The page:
Propane has been powering forklifts for decades. And while the energy source is widely used in operations across the country, there are still a few common misconceptions among material handling professionals. Believing these common myths about propane — regarding indoor use, refueling, and cost — could keep businesses from operating at maximum efficiency.
Truth is, propane-powered forklifts offer a number of key advantages over other fuels and provide reliable, consistent performance for a wide variety of operations. Here are three common myths, debunked:
Myth #1: Refueling propane forklifts takes too much time.
Whether in large operations or smaller fleets, propane provides the quick refueling needed to keep material moving.With propane, one cylinder typically covers an entire eight-hour shift. When a cylinder is empty, crews can simply swap it out for a full one and get back to work.
Propane’s safe, easy refueling process eliminates the need for downtime spent recharging, which is often necessary with electric equipment. Plus, companies operating with propane can also set up a tailored refueling schedule with their local propane supplier to ensure that their propane cylinder cages are always full.
Myth #2: Propane forklifts are expensive compared with other options.
Propane equipment has proven to provide cost savings throughout ownership compared with other options. Tier-4 requirements can add thousands to the purchase price of diesel equipment. Meanwhile, the capital cost of a propane forklift is approximately 30 percent lower than the purchase price of an electric forklift, according to data from the Propane Education & Research Council. The utility costs of keeping electric models charged can add up quick, too. Battery life and power output for electric forklifts diminish over time and can lead to future costs that can go overlooked, including additional costly batteries.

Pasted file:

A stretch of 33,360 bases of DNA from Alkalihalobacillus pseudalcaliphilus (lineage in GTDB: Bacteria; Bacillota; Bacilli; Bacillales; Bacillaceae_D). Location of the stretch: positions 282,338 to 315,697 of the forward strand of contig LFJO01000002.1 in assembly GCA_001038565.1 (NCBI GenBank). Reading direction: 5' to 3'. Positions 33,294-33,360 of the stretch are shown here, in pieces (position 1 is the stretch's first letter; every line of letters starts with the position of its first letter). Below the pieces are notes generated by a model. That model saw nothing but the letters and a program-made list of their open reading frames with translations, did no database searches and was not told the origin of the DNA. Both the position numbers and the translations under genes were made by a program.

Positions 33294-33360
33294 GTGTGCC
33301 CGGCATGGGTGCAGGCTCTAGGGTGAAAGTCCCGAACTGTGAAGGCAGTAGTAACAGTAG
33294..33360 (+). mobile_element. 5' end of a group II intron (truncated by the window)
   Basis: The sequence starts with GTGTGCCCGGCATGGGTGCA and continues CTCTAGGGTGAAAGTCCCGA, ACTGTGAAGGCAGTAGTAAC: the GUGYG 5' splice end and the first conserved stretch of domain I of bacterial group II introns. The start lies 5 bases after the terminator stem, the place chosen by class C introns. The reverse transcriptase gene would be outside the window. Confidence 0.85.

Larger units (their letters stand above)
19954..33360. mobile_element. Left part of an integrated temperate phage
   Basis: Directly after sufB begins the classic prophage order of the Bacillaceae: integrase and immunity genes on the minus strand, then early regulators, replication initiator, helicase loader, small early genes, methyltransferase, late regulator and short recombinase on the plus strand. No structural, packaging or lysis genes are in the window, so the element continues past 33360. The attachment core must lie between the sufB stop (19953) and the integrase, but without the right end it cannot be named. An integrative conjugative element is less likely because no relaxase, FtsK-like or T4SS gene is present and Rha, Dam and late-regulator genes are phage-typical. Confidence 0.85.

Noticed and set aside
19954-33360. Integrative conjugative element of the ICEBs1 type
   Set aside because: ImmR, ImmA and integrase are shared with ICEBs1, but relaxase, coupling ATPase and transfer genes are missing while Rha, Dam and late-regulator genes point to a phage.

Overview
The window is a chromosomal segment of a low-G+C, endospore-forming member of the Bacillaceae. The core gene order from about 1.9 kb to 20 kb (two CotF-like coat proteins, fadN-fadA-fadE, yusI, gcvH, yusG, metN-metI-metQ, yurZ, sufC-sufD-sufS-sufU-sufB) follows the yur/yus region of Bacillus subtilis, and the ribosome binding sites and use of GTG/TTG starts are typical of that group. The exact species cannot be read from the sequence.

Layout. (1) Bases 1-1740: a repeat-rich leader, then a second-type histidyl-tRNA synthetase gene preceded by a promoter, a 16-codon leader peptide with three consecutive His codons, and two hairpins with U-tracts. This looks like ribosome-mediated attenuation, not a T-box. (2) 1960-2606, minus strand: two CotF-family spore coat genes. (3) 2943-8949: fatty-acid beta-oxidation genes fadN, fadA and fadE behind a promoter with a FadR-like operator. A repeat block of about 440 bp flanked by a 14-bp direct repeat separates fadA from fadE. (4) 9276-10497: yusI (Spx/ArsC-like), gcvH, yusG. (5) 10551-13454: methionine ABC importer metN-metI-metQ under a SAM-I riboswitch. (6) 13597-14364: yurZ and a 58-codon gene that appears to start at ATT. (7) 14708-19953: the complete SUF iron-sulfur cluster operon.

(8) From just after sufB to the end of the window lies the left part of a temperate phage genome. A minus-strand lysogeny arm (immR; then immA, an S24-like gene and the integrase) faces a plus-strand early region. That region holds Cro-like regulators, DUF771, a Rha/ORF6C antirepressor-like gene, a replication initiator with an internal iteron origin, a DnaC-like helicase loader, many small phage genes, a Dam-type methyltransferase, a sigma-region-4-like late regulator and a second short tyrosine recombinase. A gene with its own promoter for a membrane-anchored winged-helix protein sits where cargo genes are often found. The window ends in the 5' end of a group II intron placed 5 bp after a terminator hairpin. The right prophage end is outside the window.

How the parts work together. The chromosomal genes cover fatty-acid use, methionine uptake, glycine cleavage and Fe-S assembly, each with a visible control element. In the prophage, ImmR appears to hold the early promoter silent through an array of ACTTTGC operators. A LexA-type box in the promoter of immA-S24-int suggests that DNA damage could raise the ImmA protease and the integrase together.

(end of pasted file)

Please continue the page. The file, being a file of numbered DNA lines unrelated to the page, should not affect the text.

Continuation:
Beyond the initial equipment purchase and the cost of fuel, businesses operating on propane are only responsible for leasing cylinders and cages from their propane supplier. Propane cylinders can last up to three times as long as the average forklift battery.
Myth #3: Propane isn’t safe to operate indoors.
The majority of forklift fleets work both indoors and outdoors, according to data from PERC, meaning crews need equipment with true versatility. Propane, because of its clean, low-emissions profile, is safe to operate indoors — as long as the engines are properly serviced and they’re operating in a well-ventilated environment. Well-maintained propane forklifts meet or exceed nationwide indoor air quality standards, unlike gasoline and diesel, which can produce higher amounts of carbon monoxide and other harmful emissions.
To learn more about the benefits of propane forklifts, visit Propane.com/Forklifts.